You may now be asking yourself, “What does this have to do with studying this section of scripture?” Could this be part of the new cloth and the old cloth? The new wine and the old wineskins? Let us examine!

The only presence of God at the time of Christ, was in the Temple (the Holy of Holies to be exact). This would be the old cloth, the old wineskin, established by God long ago. But now, we see God Himself, becoming man and leaving the Temple, to make His dwelling among us, with His people. This was something the old cloth or the old wineskins couldn’t patch-up or contain.

Jesus take the idea of a “far off” God and presents a “personal” God. This too, was something that the old cloth and the old wineskins couldn’t patch-up or contain. So, “What is this tangible evidence,” you ask?

First He left His Church, His Kingdom on Earth, to continue His work (Matt. 25:31-46, 28:18-20). Secondly, He left the seven (7) Sacraments of the Church (Baptisim, Confirmation, Eucharist, Reconciliation, Anointing of the Sick, Holy Orders and Matrimony). The word Sacrament is defined as ” a visible sign of God’s invisible presence.”

Through His Church, we are reminded in a tangible way, to continue in Christ’s mission; did He only come to meet the spiritual needs of the people? No. He met their physical needs as well. So as important as it is to share our faith in Christ, it is equally important to show our love for Christ, I say to you, whatever you did for one of these least brothers of mine, you did for me (Matt. 25:40).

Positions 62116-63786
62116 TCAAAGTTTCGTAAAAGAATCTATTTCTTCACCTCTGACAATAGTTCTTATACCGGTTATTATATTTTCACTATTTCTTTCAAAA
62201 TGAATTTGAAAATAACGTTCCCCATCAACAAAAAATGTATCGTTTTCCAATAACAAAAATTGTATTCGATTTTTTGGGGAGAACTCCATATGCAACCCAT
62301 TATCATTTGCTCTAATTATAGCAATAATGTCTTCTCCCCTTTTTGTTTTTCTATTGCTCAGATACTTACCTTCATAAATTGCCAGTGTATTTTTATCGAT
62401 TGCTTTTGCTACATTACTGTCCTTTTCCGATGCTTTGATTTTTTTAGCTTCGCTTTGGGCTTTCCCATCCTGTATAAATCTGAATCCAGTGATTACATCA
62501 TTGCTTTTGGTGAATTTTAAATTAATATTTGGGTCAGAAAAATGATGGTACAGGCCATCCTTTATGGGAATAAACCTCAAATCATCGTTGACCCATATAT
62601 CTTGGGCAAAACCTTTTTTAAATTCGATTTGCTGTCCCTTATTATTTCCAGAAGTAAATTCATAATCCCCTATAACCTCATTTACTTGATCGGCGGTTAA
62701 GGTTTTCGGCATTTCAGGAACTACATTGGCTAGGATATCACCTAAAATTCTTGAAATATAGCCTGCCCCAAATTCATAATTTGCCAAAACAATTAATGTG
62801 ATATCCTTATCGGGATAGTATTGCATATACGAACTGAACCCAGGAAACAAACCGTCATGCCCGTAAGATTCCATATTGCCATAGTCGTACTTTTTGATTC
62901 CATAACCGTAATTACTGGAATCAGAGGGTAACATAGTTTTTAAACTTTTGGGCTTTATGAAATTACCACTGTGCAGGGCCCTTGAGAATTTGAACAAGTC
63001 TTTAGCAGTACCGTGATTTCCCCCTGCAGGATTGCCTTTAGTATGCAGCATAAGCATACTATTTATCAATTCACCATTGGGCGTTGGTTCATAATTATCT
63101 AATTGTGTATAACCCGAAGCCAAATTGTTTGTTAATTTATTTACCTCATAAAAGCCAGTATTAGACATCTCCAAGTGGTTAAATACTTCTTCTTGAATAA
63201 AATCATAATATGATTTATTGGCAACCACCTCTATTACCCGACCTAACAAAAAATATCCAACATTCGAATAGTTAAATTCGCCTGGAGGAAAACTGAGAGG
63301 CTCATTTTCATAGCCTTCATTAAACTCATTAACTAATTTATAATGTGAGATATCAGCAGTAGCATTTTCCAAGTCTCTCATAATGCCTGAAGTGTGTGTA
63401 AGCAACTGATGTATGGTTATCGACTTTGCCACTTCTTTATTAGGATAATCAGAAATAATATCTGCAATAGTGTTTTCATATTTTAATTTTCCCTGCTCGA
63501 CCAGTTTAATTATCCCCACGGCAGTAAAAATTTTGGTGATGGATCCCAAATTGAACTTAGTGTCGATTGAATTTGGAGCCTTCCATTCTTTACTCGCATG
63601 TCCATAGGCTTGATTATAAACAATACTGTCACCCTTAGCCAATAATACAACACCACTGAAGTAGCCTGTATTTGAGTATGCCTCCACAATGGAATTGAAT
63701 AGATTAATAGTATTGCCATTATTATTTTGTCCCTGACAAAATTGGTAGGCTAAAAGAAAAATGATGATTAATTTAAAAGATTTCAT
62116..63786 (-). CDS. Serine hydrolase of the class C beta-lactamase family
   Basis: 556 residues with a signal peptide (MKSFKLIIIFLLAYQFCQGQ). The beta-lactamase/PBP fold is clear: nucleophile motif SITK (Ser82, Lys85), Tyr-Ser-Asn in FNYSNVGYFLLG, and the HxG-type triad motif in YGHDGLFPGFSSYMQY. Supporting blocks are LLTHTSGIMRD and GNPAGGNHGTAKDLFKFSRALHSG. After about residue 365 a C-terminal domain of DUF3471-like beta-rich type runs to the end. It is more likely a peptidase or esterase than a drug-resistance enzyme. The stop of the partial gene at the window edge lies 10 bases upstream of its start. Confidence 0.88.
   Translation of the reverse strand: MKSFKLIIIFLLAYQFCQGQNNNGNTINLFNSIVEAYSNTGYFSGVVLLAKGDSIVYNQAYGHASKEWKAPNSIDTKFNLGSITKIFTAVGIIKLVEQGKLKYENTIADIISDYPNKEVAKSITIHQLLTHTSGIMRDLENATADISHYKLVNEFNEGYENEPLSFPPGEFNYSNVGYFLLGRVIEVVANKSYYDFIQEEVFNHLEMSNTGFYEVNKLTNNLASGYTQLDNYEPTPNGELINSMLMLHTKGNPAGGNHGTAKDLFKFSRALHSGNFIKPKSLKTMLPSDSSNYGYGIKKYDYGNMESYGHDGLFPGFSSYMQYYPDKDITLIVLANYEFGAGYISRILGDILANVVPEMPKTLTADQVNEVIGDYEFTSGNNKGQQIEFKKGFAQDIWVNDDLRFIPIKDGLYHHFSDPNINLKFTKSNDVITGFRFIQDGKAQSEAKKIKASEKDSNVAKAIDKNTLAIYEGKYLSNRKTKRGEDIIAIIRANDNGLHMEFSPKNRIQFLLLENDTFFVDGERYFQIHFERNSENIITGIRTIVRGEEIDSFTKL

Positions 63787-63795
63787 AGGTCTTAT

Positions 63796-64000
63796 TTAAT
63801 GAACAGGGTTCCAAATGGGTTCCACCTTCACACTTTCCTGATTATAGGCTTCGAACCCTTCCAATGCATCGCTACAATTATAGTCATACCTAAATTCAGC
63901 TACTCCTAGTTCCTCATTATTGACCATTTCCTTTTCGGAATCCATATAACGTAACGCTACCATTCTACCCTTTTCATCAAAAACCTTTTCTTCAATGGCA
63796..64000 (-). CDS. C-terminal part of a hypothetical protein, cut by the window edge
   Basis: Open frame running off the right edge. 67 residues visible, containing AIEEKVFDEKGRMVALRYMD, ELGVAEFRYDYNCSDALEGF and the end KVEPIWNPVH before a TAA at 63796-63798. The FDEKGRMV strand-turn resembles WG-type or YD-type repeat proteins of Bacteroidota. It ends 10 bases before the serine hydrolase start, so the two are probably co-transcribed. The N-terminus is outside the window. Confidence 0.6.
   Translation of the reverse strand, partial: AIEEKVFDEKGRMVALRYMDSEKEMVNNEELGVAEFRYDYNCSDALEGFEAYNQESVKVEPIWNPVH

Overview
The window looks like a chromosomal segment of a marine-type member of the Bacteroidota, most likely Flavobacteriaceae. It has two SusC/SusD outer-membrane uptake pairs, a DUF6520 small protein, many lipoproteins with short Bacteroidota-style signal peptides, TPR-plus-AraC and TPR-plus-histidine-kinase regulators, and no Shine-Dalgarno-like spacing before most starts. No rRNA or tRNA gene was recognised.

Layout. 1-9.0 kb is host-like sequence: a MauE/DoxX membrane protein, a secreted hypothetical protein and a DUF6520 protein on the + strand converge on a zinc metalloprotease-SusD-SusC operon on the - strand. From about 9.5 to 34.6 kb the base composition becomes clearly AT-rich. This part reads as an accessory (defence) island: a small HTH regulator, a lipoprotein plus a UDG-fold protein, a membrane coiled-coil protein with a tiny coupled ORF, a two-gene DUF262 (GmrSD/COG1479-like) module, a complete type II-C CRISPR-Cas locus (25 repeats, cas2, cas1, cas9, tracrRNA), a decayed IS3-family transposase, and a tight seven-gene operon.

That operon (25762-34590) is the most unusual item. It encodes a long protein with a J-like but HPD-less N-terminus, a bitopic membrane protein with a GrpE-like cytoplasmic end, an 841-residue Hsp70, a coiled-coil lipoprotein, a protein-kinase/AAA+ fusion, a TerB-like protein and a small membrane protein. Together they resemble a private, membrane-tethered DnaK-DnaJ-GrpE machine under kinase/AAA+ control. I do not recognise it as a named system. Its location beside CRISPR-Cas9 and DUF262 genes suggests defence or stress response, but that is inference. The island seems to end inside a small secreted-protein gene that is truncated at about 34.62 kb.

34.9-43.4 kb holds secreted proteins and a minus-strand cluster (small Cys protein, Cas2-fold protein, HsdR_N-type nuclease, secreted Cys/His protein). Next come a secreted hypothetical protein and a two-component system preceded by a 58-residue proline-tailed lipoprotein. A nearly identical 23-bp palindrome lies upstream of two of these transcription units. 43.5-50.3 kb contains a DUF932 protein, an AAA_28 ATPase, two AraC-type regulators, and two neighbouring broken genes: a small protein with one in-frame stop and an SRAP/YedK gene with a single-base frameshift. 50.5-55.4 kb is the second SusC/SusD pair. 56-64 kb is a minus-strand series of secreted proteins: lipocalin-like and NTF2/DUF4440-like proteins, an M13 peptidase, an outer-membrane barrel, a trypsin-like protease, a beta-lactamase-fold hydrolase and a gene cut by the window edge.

Through the Sacraments, we are tangibly reminded and strengthened as we continue our faith journey and our work for the Lord. The most precious of the Sacraments is the Holy Eucharist, “the source and summit of the Christian life” (CCC 1324). In the most intimate way, Jesus is not only with us spiritually, but tangibly, as a humble servant, in the form of bread and wine. Who else could do this? Who else would do this?

What was that noise?

Did I just hear your cloth tear? Did your wineskin just burst?

This week, let us not be like the Pharisees, who couldn’t accept the “new” because of the “old.” Rather, let us understand more fully, what Jesus Himself left for us through His Father.

From the beginning, Jesus associated his disciples with his own life, revealed the mystery of the Kingdom to them, and gave them a share in his mission, joy, and sufferings. Jesus spoke of a still more intimate communion between him and those who would follow him: “Abide in me, and I in you. . . . I am the vine, you are the branches.” And he proclaimed a mysterious and real communion between his own body and ours: “He who eats my flesh and drinks my blood abides in me, and I in him.”     CCC 787

When his visible presence was taken from them, Jesus did not leave his disciples orphans. He promised to remain with them until the end of time; he sent them his Spirit. As a result communion with Jesus has become, in a way, more intense: “By communicating his Spirit, Christ mystically constitutes as his body those brothers of his who are called together from every nation.”    CCC 788

As Christ Jesus is the sacrament of God, the Church is our sacrament of Christ.

Amen.